ShutDown() should try to close all open windows.



20 years ago
14 years ago


(Reporter: sfraser_bugs, Assigned: davidm)


Mac System 8.5

Firefox Tracking Flags

(Not tracked)




20 years ago
Copied from <>

> Due to some great work by Simon Fraser, Simon was able to fix some
> memory problems throughout the app that were causing our messenger and
> composer objects to not get destroyed when you exited the application.
> Obviously this had a trickle down effect on a lot of things in our code.
> After running with his changes, if I bring up mailnews and then Close
> the app through the menu item, messenger is properly released. However,
> if I choose Exit instead, we leak.
> It appears that Close and Exit have slightly different implementations.
> Close gets a root webshell, gets a web window and then closes the web
> window.
> Exit gets the appshell and shuts it down.
> I wonder if shutting down the appshell is supposed to have a trickle
> down effect where all the windows are then closed. If that's true, then
> the close code is never getting called. Or should our implementation of
> Exit call Close first and then tell the appshell to shut down?

You should post this on xpfe so the xptoolkit folks see it (makes
sense, no?).

Behaviour has always been different for Exit() and Close(), and
I don't think Exit() is doing the right thing, currently. It should
try to close each open window in turn, and, if a window cannot
be closed (say it's a modified composer document, and the user
cancelled the Save prompt) then the exit sequence should be
terminated, and the application stay running.


Looking in nsAppShellService::Shutdown(), I see some #ifdef'ed out code
that tries to close all open windows. It does not handle the case of windows
which refuse to be closed (e.g. user cancels the Save dialog), and it should.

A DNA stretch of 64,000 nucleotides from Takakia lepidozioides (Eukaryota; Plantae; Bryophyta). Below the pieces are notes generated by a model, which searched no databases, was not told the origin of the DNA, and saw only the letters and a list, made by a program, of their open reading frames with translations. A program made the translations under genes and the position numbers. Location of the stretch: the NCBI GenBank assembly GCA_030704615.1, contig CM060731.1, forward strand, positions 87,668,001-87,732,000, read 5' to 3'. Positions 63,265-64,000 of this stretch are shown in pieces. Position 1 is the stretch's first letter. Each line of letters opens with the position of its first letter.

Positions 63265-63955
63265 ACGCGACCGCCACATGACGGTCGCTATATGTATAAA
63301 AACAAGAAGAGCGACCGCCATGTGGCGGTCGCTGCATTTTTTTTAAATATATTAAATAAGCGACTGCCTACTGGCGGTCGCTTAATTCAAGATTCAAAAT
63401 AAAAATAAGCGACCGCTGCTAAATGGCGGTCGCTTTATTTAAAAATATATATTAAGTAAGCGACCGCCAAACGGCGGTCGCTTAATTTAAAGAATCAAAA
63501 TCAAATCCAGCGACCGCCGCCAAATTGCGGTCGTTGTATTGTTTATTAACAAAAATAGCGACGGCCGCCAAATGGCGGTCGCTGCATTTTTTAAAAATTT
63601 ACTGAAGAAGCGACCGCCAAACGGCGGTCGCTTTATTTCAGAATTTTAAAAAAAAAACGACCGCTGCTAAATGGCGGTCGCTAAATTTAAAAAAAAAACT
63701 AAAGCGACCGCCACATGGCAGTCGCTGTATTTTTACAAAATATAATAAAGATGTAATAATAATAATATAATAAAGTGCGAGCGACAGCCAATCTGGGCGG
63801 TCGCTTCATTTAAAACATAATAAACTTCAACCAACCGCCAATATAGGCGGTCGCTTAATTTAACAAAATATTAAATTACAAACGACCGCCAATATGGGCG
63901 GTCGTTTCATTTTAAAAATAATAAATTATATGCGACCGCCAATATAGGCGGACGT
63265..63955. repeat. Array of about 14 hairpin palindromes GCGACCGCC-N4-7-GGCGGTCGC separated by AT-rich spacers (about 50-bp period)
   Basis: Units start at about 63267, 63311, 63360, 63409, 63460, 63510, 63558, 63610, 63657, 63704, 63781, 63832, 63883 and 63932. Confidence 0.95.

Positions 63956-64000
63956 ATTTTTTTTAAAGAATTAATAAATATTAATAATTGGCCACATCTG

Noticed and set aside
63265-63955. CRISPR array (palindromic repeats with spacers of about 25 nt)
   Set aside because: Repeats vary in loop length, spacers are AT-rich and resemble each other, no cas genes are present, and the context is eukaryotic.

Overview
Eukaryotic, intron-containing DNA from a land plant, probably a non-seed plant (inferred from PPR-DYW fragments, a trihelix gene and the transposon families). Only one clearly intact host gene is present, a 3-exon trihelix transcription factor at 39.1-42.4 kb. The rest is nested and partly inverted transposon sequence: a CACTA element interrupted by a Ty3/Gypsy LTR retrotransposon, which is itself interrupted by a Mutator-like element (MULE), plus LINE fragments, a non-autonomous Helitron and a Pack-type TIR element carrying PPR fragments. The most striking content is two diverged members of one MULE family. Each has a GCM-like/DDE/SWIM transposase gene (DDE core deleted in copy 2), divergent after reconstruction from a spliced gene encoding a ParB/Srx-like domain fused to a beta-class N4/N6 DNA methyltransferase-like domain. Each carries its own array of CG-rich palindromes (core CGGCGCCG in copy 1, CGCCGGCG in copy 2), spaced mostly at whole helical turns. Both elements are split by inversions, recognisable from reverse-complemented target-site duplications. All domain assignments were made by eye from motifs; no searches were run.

We also need to fix this so that windows get destroyed in the same way,
whether you hit the close box in the UI, or choose Exit from the menu.


20 years ago

Comment 1

20 years ago
Accepting this, I'll look to do something for M8.  Ultimately we will need some
mechanism to block shutdown if a window so desires.  Once
nsIAppShellService::Shutdown is called, I fear it is too late to go back.


20 years ago
Priority: P3 → P2
Target Milestone: M9

Comment 2

20 years ago
Move to M9 ...


20 years ago
Target Milestone: M9 → M10

Comment 3

20 years ago
Now to M10...

Comment 4

20 years ago
I may have writen this code for globalOverlay.js quit function. It is commented
out right now since there are some RDF problems in the task menu. If you want
feel free to reassign this bug to me.


20 years ago
Assignee: law → davidm

Comment 5

20 years ago
I'll gladly hand this one off to you, David.

My thinking is that we will have to invent a more robust "window close"
mechanism.  My thinking is that we'd turn nsIBrowserWindow::Close into an "ok to
close?" method.  It would have 2 possible results: OK or Cancel.
Implementations of nsIBrowserWindow ought then implement that method by
delegating to some application-specific logic.  In our case, nsIBrowserWindow
ought to call some per-Window JS code (perhaps specified by an onclose handler
on the XUL <window> element).  Implementors of that code would either do
window.close() and return OK, or put up a Save/Don't Save/Cancel dialog and
return OK (after saving or not) or Cancel (if the user says to do that).

nsIAppShellService::Shutdown would then go to each top-level window, get an
nsIBrowserWindow*, and call Close().  This would stop when/if some window said
cancel.  BTW, this code needs to be wired into the platform-specific system
shutdown event(s) (I know Windows has one).

An issue might be that this semantic for nsIBrowserWindow::Close doesn't fit
with it's current semantic (which might be simply a close notification).  If
that's the case, then we probably want to invent a new OkToClose() method and
let Close() continue to work the way it does.

This solution requires some input/cooperation with the toolkit team (to get OK
for onclose handler) and the webshell/browser-window guru(s) since this impacts
any potential webshell embedders.

Anyway, that was my thinking.


20 years ago

Comment 6

20 years ago
Here is the plan of record. Each window can have a JS routine called
tryToClose() which will return true if the window was closed and false if the
window couldn't be. The quit routine ( in JS) will walk the window list from
most recently used to last used and either call tryToClose or close if
tryToClose isn't implemented. It will stop when tryToClose returns false. If it
walks all the way through the window list it will then call AppShellService


19 years ago
QA Contact: beppe → paulmac


19 years ago
Last Resolved: 19 years ago
Resolution: --- → FIXED

Comment 7

19 years ago
fix checked in


19 years ago
Blocks: 17907


19 years ago

Comment 8

19 years ago
marking verified for now. I wonder if this will break with new webshell stuff.


19 years ago
No longer blocks: 17907
Product: Core → Mozilla Application Suite
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